Search & Replace S03E08: Kristen Matthews

Kristen Matthews, a Pilates instructor and wellness advocate, shares her personal journey of dealing with health issues and ultimately being diagnosed with Hashimoto’s disease. She made significant changes to her diet and lifestyle, focusing on nutrition and gut health. Kristen’s experiences led her to create an online program called Reframe and Renew, aimed at helping women entering perimenopause who face similar challenges. Learn the importance of individualized health approaches and how to be proactive in your own well-being on Search and Replace. 

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[00:00:00] Announcer: Support for the following podcast is provided by the user experience specialists at Johns and Taylor. More information follows this episode. 

[00:00:09] Joe Taylor Jr.: What if you know you feel sick, but six doctors can’t agree on what’s really making you ill? I’m Joe Taylor Jr. This is Search and Replace. 

Kristen Matthews felt a little bit lost after college, but found comfort in what would become a very well-known mind-body exercise discipline. 

[00:00:32] Kristen Matthews: I grew up outside of New York in Connecticut, and everyone worked in New York City and I graduated college and was totally lost. Went to Wyoming for three years still was lost. When I moved home, it was after 911, I was even more lost. But I had to really do some searching.

I was temping in the city, I was in offices and I just was like, this is not for me. And I had done a little Pilates while I lived in Wyoming and I just, I went and spoke with some people, took some lessons, and I very quickly was like, this is something for me. I jumped in kind of, I always say, with, like, both my eyes closed, but it’s 20 years later and this is still what I’m doing. It was the main thing that got me into the health and wellness journey.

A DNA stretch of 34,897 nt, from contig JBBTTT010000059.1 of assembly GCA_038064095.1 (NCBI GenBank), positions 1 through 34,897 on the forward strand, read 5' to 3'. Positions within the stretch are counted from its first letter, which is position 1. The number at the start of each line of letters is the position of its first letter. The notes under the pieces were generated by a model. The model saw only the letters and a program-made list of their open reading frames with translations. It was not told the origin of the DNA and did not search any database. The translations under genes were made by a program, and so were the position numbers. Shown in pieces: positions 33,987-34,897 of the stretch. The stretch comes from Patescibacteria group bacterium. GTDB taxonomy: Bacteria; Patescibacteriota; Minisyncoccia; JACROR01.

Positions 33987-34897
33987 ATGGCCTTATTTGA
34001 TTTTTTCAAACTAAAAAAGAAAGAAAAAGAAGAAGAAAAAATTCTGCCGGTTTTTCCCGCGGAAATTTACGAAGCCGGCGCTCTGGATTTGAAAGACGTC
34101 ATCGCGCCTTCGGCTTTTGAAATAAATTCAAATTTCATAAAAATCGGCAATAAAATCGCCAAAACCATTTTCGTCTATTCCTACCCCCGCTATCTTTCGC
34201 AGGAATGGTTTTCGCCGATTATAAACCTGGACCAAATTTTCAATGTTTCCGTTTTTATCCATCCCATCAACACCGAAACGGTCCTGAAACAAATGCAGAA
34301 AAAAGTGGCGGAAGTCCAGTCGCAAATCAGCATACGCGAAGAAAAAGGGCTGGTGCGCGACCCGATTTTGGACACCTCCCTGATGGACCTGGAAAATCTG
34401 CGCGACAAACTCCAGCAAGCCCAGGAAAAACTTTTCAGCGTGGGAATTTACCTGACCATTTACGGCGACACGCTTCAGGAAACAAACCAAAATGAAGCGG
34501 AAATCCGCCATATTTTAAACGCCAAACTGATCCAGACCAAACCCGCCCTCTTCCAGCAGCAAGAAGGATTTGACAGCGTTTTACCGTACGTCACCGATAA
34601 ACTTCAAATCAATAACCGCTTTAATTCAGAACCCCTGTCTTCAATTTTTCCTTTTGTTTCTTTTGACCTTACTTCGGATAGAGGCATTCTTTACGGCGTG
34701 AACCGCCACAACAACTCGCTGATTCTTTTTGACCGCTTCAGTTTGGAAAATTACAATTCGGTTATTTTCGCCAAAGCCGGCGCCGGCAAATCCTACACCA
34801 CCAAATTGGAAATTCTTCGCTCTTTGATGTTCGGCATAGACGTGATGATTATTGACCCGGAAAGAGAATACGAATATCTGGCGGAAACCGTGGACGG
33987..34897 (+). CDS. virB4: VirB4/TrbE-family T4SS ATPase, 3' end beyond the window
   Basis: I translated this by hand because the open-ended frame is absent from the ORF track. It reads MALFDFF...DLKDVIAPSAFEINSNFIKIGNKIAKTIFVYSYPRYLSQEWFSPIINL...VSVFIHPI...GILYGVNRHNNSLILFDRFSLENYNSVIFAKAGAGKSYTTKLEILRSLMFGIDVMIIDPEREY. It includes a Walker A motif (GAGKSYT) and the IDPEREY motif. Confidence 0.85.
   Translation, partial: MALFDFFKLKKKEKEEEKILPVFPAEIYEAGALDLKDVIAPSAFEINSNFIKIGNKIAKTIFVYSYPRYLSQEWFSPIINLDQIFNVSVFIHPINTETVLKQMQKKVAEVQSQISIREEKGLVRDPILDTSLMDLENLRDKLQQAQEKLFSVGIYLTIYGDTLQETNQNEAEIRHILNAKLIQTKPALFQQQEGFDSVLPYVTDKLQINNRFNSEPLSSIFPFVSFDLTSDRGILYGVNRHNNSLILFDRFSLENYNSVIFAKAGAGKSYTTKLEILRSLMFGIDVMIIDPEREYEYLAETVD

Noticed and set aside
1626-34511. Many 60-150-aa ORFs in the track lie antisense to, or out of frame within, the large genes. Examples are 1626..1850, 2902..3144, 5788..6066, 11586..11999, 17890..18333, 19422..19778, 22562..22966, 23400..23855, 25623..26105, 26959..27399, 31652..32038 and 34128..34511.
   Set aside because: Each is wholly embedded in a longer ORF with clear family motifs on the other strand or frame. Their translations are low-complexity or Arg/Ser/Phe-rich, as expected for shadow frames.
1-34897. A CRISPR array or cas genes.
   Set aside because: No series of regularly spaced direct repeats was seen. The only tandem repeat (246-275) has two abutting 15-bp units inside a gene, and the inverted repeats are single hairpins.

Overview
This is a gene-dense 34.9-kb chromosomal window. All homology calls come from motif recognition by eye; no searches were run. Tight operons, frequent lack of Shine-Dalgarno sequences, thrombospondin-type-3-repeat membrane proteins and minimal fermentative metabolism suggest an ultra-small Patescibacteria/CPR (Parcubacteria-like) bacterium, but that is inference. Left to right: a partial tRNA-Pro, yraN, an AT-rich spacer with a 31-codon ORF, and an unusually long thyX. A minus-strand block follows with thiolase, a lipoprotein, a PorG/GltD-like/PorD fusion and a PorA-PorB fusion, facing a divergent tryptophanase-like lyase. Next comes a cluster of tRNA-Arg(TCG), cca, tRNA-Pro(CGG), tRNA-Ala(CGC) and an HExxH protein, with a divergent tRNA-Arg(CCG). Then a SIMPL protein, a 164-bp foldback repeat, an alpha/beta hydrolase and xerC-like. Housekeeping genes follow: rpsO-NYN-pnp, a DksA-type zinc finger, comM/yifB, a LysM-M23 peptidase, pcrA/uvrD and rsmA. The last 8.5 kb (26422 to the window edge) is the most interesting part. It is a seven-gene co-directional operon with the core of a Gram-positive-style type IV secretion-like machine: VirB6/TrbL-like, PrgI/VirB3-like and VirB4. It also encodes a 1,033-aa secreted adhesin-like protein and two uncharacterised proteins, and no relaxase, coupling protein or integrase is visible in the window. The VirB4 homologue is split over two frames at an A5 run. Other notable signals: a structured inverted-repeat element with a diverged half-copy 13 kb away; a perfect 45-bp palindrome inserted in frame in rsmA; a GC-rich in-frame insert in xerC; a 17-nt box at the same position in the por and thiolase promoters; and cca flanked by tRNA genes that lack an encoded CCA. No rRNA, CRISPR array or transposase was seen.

[00:01:12] Joe Taylor Jr.: And as Kristen moved forward on that journey, she started to realize that her body wasn’t always as cooperative as a professional Pilates instructor would like their body to be. 

[00:01:23] Kristen Matthews: As my main source of income. I teach, and along the way I’ve done all these other things. But I’ve been teaching for so long and I love it and it’s kind of just like part of who I am.

It was probably my late thirties. I was really tired to a point where I would have to – luckily I lived close to where I was teaching – I would have to go home and take little naps in between clients and that’s not normal. I mean, I’m like, yes, people get tired. I understand. We get older, things change. But I was like, I don’t just like sit with that stuff, right? So I was like, this is not right. 

I think it’s, you know, we have to be our own advocates for sure. But no one was taking the proper blood work. So I kept on going to different doctors.

The low energy was actually low ferritin, which is your iron storage. Then I went to a really bad acid reflux and I would get these really bad rashes. Then I went to an allergist and nothing was coming back.